V. Rupert García: Art for the Chicano Movement
- Taya Wyatt
I am trying to experience the truth of being alive and experiencing my moment and the moment of human beings and the situation of the world.
Rupert García is a widely-known political artist whose work appears on many posters supporting the Chicano and West Coast civil rights movements from the 60s and 70s to the present. Through his art, García focuses on the mistreatment of Latinos in the United States by emphasizing the legacy of colonial violence. The exhibition Shifting Perspectives builds on the theme of critiquing traditional visual representations of race, culture, and gender, by also bringing attention to socio-political issues. García has been an artist who supports activism since the start of his career.
Born in 1941 in French Camp, California, García’s family was the inspiration for his inclusion of folk art and Mexican artistic traditions within his work. He graduated from San Francisco School for the Arts in 1968 with a B.A. in painting. He has since received a M.A. in printmaking/silkscreen, M.A. of Art History, and Ph.D. in Art Education from University of California, Berkeley, as well as an honorary Doctorate of Fine Arts from the San Francisco Art Institute. Throughout his career he has built a large community of support in the Bay Area for his political actions and art work. His art has been included in almost every major exhibition of Chicano art in the United States since the 60s.
It is unknown just how many different posters and other works García has made in his lifetime. Shockingly though, every piece he has made proves his mastered skill in balancing graphic and fine art. He does this by unifying the Mexican muralist traditions of early 20th century painters Diego Rivera, David Alfaro Siqueiros, and Jose Clemente Orozco with European elements and American pop culture.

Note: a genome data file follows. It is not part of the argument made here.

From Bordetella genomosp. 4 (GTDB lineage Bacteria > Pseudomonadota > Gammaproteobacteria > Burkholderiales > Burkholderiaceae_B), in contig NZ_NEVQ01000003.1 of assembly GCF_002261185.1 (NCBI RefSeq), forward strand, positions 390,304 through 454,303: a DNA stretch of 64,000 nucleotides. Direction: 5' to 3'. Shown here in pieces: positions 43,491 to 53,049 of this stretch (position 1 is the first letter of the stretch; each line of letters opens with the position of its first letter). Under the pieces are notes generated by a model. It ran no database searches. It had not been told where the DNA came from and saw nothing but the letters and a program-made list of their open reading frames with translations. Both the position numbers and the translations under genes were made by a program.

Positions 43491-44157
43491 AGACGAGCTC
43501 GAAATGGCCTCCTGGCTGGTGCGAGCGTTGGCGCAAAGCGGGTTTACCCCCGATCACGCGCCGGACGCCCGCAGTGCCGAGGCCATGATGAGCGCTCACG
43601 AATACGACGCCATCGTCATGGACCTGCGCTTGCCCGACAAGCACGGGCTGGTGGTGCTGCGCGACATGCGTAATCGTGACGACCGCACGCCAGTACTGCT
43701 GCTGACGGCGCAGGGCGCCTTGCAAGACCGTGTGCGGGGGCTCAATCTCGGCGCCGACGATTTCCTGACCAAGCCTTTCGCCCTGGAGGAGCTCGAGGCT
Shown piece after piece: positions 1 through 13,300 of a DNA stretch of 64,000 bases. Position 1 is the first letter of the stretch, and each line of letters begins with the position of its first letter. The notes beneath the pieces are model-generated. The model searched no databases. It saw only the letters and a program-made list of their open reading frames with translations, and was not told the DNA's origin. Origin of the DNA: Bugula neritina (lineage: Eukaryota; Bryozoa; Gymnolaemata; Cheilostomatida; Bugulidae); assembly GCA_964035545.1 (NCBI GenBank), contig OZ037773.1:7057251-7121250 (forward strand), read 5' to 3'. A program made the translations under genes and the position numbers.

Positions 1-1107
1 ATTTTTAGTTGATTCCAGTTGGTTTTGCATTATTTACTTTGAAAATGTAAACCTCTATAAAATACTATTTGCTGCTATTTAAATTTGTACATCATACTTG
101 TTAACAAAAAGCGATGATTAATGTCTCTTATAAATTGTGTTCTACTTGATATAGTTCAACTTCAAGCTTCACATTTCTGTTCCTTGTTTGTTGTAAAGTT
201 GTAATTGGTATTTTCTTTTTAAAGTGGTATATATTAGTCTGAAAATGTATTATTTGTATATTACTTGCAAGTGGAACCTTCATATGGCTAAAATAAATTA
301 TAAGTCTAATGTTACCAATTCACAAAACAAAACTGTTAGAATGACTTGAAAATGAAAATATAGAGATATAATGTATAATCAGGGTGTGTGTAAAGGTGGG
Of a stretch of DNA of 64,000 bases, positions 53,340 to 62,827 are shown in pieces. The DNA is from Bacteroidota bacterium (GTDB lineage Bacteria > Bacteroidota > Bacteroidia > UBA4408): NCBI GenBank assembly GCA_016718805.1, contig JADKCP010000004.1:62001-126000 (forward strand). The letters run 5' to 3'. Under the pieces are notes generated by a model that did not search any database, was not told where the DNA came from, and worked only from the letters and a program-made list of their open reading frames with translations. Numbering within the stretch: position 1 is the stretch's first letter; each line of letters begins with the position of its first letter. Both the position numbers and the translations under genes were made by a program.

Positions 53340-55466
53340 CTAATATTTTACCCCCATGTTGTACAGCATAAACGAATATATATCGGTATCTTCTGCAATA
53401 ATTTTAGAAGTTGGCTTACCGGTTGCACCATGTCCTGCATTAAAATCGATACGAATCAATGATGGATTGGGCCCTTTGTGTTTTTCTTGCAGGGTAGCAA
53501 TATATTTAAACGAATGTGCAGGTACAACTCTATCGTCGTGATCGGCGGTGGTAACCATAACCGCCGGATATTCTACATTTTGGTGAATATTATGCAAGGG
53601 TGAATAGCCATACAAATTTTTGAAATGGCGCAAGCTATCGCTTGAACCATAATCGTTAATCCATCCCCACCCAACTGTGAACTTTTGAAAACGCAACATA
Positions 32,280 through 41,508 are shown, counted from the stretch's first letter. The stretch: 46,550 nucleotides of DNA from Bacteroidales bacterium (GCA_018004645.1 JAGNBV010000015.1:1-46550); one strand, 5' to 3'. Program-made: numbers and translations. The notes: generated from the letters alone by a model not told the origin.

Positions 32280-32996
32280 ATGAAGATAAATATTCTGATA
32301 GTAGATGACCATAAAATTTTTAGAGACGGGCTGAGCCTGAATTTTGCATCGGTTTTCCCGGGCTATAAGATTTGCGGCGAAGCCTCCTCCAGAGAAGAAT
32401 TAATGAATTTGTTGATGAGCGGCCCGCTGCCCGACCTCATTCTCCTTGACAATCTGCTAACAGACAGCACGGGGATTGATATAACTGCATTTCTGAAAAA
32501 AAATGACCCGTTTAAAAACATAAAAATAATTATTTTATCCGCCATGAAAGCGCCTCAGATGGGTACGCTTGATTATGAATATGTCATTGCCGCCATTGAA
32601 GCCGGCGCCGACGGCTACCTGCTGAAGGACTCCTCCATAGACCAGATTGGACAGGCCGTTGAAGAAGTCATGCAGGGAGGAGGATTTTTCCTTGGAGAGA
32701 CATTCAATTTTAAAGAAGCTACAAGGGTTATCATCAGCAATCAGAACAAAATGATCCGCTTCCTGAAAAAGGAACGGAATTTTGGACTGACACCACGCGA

Calavera Crystal Ball is a piece that stands out from some of García’s more well-known prints (fig. 17). The medium of this print is a serigraph on paper, also known as silk screening; a process in which García is an expert. This practice is the oldest form of printmaking but wasn’t officially considered a form of “art” in the U.S. until the 1930s when artists created the term “serigraphy” to differentiate from commercial silkscreen prints.2 This print is unique because of the lack of vibrant color throughout the entirety; in most of García’s prints you find solid blocks of bold colors all over. Calavera Crystal Ball is very muted and uses mostly silver and black in the shape of a skull that stretches from each edge of the paper. On top of the skull’s head there is a featureless figure depicting Christopher Columbus with only four colors. The color choices are a signature of García’s; using complementary colors to make the figure pop out. In fellow Mills student Isabella Perry’s essay on this print, she suggests that placing Columbus above the skull gives the impression that he is no longer a hero.3 My analysis concludes that skulls were often representations of Latinx communities (as seen in the work of José Guadalupe Posada) and this image was to show that Columbus does not hold power over land that was already occupied (fig. 18).
Posada was a Mexican artist known to have completed over 20,000 prints in mixed media, whose work conveyed political and cultural critiques. His images of skulls were used to embody Dia De Los Muertos (Day of the Dead). Following his death in 1913, his work gained a large following and inspired many artists, such as García. Posada tended to represent people he thought of as evil in his work in hopes of bringing more awareness to the issues of power with his art. The term calavera translates to skull in Spanish, and can be used to explore the idea that García’s skulls were also meant to evoke death upon bad people. Many of the artists who experimented with this style were inspired by the pain that colonization caused on indigenous people. The hand placed over the faceless figure gives power back to the people by not allowing us to glorify or recognize Columbus.